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Britain Is Planning To Ban All Diesel Fueled Cars By 2040

While consumers can make choices in their day-to-day life that aid in the fight against climate change, the support of legislature is needed for bigger changes. The United Kingdom has just taken a big step in showing their commitment to reducing the environmental risk posed by cars and vans that run on diesel gas.

The Guardian reports that ministers will be submitting a final plan at the end of July that will outline Britain's commitment to banning all diesel fueled cars and vans by 2040. The decision comes from a fear that nitrogen oxide will soon cause a serious risk to public health that can't be turned back.

“Poor air quality is the biggest environmental risk to public health in the UK and this government is determined to take strong action in the shortest time possible,” a government spokesman told The Guardian. “That is why we are providing councils with new funding to accelerate development of local plans, as part of an ambitious £3 billion program to clean up dirty air around our roads.”

However, critics allege that the ban may be coming too late. The use of hybrid and electric cars is on the rise, so some say that by 2040 the ban may be irrelevant. But, hybrid and electric only account for about 3% of the current market, so a looming deadline may pressure both manufacturers and consumers to make the switch sooner.

CNN reports that the ban was announced as part of a larger plan to reduce air pollution, which aims to makes Britain's roads "zero emission." There are strategies for that being outlined outside of the vehicles themselves, like adjusting traffic stoplights and routes, investing in buses and other infrastructure to encourage mass transit, and committing money to developing safer cycling conditions in cities. They're also trying to support the automotive industry through the transition, as manufacturing accounts for many jobs in the UK, which has people fearing the change affecting their jobs.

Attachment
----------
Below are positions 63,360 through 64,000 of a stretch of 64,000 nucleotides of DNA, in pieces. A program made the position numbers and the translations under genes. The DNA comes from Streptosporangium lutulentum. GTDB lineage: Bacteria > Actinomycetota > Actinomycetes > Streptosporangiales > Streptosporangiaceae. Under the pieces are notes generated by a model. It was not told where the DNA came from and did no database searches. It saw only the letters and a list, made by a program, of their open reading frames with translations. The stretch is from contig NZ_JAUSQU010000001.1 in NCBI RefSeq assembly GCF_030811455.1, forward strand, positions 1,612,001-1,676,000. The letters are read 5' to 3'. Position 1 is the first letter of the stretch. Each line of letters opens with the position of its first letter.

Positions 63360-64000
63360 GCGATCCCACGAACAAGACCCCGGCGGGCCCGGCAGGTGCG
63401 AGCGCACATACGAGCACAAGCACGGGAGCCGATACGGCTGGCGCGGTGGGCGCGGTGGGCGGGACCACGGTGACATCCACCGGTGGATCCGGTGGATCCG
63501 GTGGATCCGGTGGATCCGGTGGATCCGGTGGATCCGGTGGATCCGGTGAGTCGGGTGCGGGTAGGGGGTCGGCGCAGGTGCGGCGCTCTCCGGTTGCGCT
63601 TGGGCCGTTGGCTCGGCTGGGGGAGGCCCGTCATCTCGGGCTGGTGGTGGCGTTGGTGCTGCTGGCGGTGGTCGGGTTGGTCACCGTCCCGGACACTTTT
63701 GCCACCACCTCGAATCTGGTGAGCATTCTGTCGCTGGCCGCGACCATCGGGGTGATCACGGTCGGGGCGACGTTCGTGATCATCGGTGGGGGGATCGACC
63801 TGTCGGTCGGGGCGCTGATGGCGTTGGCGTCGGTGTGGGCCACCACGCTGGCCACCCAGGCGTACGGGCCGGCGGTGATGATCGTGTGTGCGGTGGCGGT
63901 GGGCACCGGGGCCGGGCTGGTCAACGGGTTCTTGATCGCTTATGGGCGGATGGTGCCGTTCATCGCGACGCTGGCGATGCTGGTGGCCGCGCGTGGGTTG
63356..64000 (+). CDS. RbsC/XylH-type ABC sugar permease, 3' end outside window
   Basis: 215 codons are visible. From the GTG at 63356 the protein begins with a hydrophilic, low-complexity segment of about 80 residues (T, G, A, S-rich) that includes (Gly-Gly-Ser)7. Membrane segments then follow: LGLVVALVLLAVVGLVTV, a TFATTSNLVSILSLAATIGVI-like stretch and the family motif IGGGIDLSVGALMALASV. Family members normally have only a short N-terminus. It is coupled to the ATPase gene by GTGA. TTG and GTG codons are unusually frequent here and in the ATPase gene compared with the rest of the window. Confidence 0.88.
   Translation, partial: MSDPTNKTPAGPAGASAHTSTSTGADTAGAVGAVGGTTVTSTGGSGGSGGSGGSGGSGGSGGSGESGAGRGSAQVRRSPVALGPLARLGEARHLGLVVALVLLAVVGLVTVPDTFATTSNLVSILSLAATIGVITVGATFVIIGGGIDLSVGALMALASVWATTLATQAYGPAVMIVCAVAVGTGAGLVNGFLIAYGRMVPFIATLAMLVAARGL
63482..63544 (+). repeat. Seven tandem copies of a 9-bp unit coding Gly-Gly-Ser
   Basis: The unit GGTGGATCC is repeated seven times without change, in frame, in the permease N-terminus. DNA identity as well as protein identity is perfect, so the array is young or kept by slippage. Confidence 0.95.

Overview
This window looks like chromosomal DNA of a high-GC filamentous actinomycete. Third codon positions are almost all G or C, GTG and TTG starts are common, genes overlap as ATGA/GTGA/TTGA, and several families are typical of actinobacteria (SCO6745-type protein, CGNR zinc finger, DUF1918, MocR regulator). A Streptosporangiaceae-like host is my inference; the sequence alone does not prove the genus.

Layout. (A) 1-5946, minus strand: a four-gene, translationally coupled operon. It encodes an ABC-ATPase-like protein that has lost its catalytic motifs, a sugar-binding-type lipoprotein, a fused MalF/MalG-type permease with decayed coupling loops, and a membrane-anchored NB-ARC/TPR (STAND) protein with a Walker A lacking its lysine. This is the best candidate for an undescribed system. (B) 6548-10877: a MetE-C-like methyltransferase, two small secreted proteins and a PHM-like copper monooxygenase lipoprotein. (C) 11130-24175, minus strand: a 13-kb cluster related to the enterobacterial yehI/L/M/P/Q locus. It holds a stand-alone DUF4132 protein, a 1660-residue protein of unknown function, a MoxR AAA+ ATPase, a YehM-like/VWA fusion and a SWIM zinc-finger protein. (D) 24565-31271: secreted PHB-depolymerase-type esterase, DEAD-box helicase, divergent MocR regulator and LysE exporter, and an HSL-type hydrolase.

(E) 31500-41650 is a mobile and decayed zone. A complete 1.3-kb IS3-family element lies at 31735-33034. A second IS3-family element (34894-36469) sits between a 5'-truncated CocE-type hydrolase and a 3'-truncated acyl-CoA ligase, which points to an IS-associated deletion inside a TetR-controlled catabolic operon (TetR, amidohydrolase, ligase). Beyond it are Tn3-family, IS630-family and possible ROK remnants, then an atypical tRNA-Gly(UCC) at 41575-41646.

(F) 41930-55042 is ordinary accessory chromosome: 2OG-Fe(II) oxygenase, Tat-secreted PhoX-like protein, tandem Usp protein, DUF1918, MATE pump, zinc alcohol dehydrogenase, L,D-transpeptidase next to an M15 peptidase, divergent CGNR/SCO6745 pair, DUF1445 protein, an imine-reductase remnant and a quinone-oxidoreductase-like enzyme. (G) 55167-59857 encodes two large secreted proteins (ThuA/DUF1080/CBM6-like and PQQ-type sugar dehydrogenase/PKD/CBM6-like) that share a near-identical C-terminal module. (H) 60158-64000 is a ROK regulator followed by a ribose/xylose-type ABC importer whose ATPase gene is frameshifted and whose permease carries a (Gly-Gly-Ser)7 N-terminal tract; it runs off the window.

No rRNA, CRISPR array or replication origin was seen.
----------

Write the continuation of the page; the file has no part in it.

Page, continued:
The original plans outlined by the government, specifically the administration of Prime Minister Teresa May, were considered far too moderate to be acceptable, as they largely put the responsibility of enacting change on local governances both practically and financially. Ironically, the external pressure generated by their weak proposal may be what created the concrete deadline.

In an interview with The Guardian, Greenpeace clean air campaigner, Areeba Hamid, said, "The government cannot shy away any longer from the issue of diesel cars clogging up and polluting our cities, and must now provide real solutions, not just gimmicks. That means proper clean air zones and funding to support local authorities to tackle illegal and unsafe pollution.”

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